Government Printing Office Overhauls Online Document System
The XML-based Federal Digital System replaces the outdated GPO Access for retrieval of official federal government publications.
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The U.S. Government Printing Office (GPO) is phasing out a nearly 17-year-old online document-access system in favor of a next-generation system for providing online access to official federal government publications.
The Federal Digital System (FDsys) will replace GPO Access, launched in June 1994 as a way to provide people with online access to federal documents. The two systems have been running concurrently but by the end of the month, GPO Access will be an archive-only system, according to the GPO Web site.
The GPO is responsible for disseminating and distributing information from all three branches of government -- executive, judicial, and legislative. In 1993, Congress expanded the office's mission to provide electronic access to federal electronic information through the passage of the U.S. GPO Electronic Information Access Enhancement Act.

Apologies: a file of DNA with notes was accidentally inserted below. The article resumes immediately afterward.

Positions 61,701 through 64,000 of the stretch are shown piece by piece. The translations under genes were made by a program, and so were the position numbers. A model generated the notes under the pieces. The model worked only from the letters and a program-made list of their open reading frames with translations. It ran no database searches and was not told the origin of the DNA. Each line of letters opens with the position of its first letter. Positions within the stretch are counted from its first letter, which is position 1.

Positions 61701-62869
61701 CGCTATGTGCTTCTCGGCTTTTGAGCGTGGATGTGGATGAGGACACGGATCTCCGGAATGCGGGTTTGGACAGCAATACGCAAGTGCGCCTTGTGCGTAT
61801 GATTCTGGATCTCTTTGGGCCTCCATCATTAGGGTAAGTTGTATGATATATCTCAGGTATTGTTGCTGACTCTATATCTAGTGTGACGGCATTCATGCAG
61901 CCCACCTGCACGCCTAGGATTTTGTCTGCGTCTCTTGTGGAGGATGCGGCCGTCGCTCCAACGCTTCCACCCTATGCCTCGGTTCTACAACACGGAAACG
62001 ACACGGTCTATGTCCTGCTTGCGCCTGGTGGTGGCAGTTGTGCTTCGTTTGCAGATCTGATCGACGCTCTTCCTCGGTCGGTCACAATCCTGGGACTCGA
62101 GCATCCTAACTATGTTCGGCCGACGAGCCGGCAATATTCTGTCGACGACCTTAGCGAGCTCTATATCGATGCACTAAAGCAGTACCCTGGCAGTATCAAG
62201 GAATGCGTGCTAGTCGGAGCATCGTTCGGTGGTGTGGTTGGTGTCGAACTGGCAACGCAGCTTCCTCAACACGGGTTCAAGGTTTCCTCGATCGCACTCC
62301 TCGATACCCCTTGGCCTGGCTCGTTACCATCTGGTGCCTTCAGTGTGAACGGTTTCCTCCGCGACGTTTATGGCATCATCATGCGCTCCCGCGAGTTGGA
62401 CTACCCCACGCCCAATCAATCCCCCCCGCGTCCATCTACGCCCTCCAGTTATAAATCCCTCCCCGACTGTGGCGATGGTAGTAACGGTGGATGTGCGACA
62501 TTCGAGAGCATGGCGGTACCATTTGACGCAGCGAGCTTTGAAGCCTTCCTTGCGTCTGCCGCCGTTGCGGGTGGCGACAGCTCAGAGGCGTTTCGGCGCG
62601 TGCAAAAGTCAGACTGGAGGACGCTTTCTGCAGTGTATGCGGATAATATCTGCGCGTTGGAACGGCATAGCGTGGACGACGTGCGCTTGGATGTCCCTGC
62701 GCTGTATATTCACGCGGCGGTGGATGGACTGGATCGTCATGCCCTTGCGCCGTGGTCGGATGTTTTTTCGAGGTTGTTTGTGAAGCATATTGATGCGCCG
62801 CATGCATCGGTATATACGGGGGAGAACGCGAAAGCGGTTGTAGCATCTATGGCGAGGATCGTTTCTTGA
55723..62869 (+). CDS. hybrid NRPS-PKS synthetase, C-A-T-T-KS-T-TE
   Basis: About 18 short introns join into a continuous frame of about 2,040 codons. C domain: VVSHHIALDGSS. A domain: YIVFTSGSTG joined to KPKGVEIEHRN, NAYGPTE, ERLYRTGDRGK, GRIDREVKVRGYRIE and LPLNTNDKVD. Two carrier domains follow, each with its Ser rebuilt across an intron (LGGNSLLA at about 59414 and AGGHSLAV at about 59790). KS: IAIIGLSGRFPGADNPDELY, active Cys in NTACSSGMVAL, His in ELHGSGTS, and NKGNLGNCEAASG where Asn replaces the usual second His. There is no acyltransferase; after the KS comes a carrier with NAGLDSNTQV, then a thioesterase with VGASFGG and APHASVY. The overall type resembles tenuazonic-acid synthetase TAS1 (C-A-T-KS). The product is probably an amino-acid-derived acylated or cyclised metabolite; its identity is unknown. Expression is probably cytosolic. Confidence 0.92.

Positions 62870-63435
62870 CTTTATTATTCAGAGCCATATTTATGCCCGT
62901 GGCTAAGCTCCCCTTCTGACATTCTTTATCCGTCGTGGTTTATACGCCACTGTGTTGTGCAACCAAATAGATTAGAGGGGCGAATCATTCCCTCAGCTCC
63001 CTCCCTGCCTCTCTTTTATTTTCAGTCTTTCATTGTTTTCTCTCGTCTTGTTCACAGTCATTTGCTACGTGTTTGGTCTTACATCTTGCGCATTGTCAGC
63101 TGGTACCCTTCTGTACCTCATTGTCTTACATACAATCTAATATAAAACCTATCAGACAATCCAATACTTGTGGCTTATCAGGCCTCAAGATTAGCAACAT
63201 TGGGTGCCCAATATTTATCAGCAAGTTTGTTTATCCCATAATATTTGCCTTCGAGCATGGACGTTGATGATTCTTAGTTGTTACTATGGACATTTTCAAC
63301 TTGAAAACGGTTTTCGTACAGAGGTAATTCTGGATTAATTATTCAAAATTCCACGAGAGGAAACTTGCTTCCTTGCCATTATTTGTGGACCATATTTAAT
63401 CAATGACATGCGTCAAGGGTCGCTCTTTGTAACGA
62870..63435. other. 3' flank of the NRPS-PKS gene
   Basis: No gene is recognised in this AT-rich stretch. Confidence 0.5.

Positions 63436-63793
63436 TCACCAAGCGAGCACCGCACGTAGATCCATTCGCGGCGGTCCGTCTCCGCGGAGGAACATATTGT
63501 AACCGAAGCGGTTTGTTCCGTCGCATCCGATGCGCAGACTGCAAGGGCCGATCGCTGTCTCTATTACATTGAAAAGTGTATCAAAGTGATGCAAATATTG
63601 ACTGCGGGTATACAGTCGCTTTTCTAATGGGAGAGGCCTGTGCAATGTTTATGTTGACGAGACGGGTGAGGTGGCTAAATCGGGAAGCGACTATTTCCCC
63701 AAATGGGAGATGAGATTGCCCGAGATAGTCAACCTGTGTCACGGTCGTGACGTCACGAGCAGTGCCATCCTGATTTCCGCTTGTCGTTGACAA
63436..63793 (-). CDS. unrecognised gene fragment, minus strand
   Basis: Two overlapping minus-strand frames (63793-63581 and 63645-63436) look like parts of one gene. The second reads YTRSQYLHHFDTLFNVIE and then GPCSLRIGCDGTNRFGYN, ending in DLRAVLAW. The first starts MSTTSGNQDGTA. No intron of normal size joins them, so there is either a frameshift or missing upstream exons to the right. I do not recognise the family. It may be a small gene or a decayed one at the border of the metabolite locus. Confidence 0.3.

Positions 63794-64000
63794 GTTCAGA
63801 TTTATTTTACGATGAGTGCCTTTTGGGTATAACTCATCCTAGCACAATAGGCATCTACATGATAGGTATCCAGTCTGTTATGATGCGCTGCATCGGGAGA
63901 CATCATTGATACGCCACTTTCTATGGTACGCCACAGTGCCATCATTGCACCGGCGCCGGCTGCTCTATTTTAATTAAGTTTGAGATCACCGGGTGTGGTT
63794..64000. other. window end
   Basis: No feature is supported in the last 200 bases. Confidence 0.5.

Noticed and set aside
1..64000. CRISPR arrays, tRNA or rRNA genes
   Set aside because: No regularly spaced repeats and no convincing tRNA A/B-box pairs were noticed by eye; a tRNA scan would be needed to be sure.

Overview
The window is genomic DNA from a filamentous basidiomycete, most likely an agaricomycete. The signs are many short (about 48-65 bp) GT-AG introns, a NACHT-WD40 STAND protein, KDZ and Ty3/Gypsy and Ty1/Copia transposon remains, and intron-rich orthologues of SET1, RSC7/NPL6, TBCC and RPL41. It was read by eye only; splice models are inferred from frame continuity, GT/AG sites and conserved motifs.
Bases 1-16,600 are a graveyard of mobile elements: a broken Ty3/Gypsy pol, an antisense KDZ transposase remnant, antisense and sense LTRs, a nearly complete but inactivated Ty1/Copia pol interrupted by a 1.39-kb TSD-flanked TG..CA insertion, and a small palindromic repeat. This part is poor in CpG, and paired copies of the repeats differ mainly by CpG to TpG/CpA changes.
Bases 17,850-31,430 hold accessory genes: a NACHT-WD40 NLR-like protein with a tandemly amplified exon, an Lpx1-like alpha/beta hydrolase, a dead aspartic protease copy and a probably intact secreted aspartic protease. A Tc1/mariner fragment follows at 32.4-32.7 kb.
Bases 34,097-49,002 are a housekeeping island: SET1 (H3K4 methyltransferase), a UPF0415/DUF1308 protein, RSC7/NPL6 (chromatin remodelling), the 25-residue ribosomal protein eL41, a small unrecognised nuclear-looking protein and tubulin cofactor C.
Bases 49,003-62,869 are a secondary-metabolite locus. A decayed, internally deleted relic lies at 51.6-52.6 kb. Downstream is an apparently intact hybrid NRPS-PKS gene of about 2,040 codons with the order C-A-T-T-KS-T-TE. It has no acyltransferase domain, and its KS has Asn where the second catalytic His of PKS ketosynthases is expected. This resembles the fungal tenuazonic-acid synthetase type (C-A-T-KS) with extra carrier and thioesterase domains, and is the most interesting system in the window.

A fundamental difference between GPO Access and FDsys is that the new system was built on open standards -- not merely as a siloed electronic repository, but as a backend system that directs agency workflow to organize publications to be cataloged, proofed, printed, and reused, according to comments made by Kate Zwaard, the GPO's lead program planner for digital preservation.
Zwaard described the system last November in a talk at the Library of Congress, a webcast of which is available online.
Specifically, FDsys features improved search capability with more ways to refine and narrow searches to allow people to access information more quickly, according to the GPO. It also allows people to browse documents by collection, Congressional committee, and date.
People also can access metadata about documents and publications because FDsys uses XML formats to present them, according to the GPO. Because of this, people can either download documents as a single file or download content and its metadata packaged together.
The federal government updated the official journal of the federal government, the Federal Register, to XML in 2009. The Federal Register is one of a host of publications available through FDsys.
Other notable documents available on the system include the Congressional Record, the U.S. Budget, and the president's public papers.